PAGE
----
The game we know as chess is believed to have originated from the ancient Indian game of Chaturanga. Invented 1500 years ago, Chaturanga features foot-soldiers that move like chess pawns, a Raja that moves like a chess king, and a horse that moves like a chess knight. Not all pieces are similar to chess, though — instead of bishops, for example, Chaturanga uses elephants.
11. Highest Bridge
The Baily Bridge is the highest in the world. It is located in the Ladakh valley between the Dras and Suru rivers in the Himalayan mountains. It was built by the Indian Army in August 1982.
12. An Ancient Dam
The Kallanai Dam was built in the second century AD. It is the fourth-oldest water diversion structure in the world, more amazingly – it’s still in use today!
13. Second Mother
From the moment an Indians born, he has two mothers. One, his mother’s conception, and two, Gaumata. Cows are considered to be sacred in Hinduism, and the Constitution has a set of laws in place to prohibit the selling and slaughter of cows. It’s not a great thing about India now.
14. Ancient Astronomy
Bhaskaracharya has measured the time taken by the planet to orbit the sun hundreds of years before the Smart astronomer. The period took by earth to orbit the sun: 365,258756484 days (5th century).
15. History of Cotton
The ancient Indians were the first to cultivate cotton, around 3,000 BC. By 1,000 B.C., cotton cloth was used in India, and cotton-spinning methods had been developed that would remain in use until industrialization had happened.
16. Birthplace of Yoga
Yoga first started being practised about 5,000 years ago, and the first use of the term ‘yoga’ for this practice occurred about 2,500 years ago.
17. Divided and Never Re-established
Ancient India has achieved its height under a series of indigenous empires. When the Huns invaded, the region was divided and vulnerable to further invasions by outsiders, and India never re-established a native empire.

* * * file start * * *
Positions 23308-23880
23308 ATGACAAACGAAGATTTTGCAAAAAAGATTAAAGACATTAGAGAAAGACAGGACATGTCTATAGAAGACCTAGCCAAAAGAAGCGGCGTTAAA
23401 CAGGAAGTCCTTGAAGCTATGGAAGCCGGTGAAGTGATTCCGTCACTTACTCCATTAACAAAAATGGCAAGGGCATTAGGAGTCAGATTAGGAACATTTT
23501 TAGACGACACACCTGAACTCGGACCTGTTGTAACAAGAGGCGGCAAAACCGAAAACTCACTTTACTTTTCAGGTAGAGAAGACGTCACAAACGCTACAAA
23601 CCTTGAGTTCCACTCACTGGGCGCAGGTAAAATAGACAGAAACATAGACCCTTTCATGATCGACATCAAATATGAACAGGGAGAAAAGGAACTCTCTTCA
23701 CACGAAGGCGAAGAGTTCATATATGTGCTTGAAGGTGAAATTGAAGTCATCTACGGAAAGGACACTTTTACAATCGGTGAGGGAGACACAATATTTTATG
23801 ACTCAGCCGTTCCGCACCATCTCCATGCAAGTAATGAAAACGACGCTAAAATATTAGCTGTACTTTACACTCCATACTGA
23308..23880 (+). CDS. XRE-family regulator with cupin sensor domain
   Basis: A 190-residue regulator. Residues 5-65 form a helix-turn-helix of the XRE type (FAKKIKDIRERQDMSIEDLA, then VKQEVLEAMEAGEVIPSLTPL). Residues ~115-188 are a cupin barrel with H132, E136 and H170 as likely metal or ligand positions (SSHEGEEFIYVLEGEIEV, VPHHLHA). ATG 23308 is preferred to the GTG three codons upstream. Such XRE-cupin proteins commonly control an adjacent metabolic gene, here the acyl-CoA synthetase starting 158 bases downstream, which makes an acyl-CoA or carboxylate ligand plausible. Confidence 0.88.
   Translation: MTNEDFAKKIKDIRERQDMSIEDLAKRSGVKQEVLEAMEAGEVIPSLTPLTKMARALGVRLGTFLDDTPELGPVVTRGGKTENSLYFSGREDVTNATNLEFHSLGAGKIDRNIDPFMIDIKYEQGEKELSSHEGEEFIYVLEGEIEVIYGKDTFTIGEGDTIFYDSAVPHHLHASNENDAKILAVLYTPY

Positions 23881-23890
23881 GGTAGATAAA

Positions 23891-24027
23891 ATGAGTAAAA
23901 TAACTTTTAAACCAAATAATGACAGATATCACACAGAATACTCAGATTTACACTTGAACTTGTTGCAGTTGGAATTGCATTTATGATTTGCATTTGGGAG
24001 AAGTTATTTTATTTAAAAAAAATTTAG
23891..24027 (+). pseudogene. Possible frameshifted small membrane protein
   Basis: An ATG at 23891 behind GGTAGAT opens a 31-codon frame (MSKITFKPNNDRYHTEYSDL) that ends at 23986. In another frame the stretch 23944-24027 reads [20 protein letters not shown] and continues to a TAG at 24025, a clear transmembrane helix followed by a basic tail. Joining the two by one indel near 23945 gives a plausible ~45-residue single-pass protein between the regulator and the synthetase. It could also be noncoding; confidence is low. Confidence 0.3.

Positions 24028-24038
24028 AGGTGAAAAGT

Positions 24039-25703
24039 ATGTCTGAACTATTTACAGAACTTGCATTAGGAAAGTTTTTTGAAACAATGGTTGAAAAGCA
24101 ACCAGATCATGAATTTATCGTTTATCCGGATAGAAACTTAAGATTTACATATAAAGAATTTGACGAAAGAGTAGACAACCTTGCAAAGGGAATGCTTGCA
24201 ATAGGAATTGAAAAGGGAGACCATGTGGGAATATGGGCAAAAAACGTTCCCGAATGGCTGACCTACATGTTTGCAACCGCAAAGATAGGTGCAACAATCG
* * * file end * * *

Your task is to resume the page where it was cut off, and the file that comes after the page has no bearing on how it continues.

18. Invention of Snakes & Ladders
The game of Snakes & Ladders was invented by the poet of St. Gyandev in the 13th century. Originally, it was called ‘Mokshapat.’ The ladders in the game represented the virtues, and the snakes displayed the vices. The game was played with cowrie shells and dice. Over time, the game underwent numerous changes, but its essence remained the same, i.e. good deeds lead people to heaven and bad to a series of rebirths.
19. Indus Valley Civilization
The Indus Valley Civilization, a culture of the Bronze Age that existed from 3,300 to 1,300 BC, is one of the three oldest civilizations in the world. The inhabitants of this society have progressed in the fields of mathematics, astronomy, navigation and mineral extraction.
20. World’s First University
The world’s first university was established in Takshila in 700 BC. More than 10,500 students from all over the world have studied more than 60 subjects. The University of Nalanda, founded in the fourth century, was one of the greatest achievements of ancient India in the field of education.
21. Largest Religious Pilgrimage Destination
The Vishnu Temple in the town of Tirupathi, built in the 10th century, is the largest religious pilgrimage destination in the world. More than either Rome or Mecca, an average of 30,000 visitors contribute $6 million (US) to the temple every day.
22. Ancient Dentistry Pioneers
The ancient Indians were pioneers of dentistry. The earliest evidence of dental drilling performed on a living human being comes from India, 9,000 years ago. This also tells me that people have been afraid of the dentist for 9,000 years.
23. Father of Surgery
Sushruta is considered to be the father of surgery. About 2600 years ago Sushrata & his team performed complicated operations such as cataract, artificial limbs, cesareans, fractures, urinary stones, plastic surgery, and brain surgery.
The Art of Navigation & Navigation was born more than 6000 years ago in the Sindh River. The actual word Navigation comes from the Sanskrit word ‘NAVGATIH.’ The word navy also derives from the Sanskrit word ‘Nou.’
25. Theories of Gravity
Ancient Indians have also come up with some of the first theories of gravity. In the 6th century AD, Aryabhata used gravity to explain why objects don’t fly off the Earth’s surface while it rotates.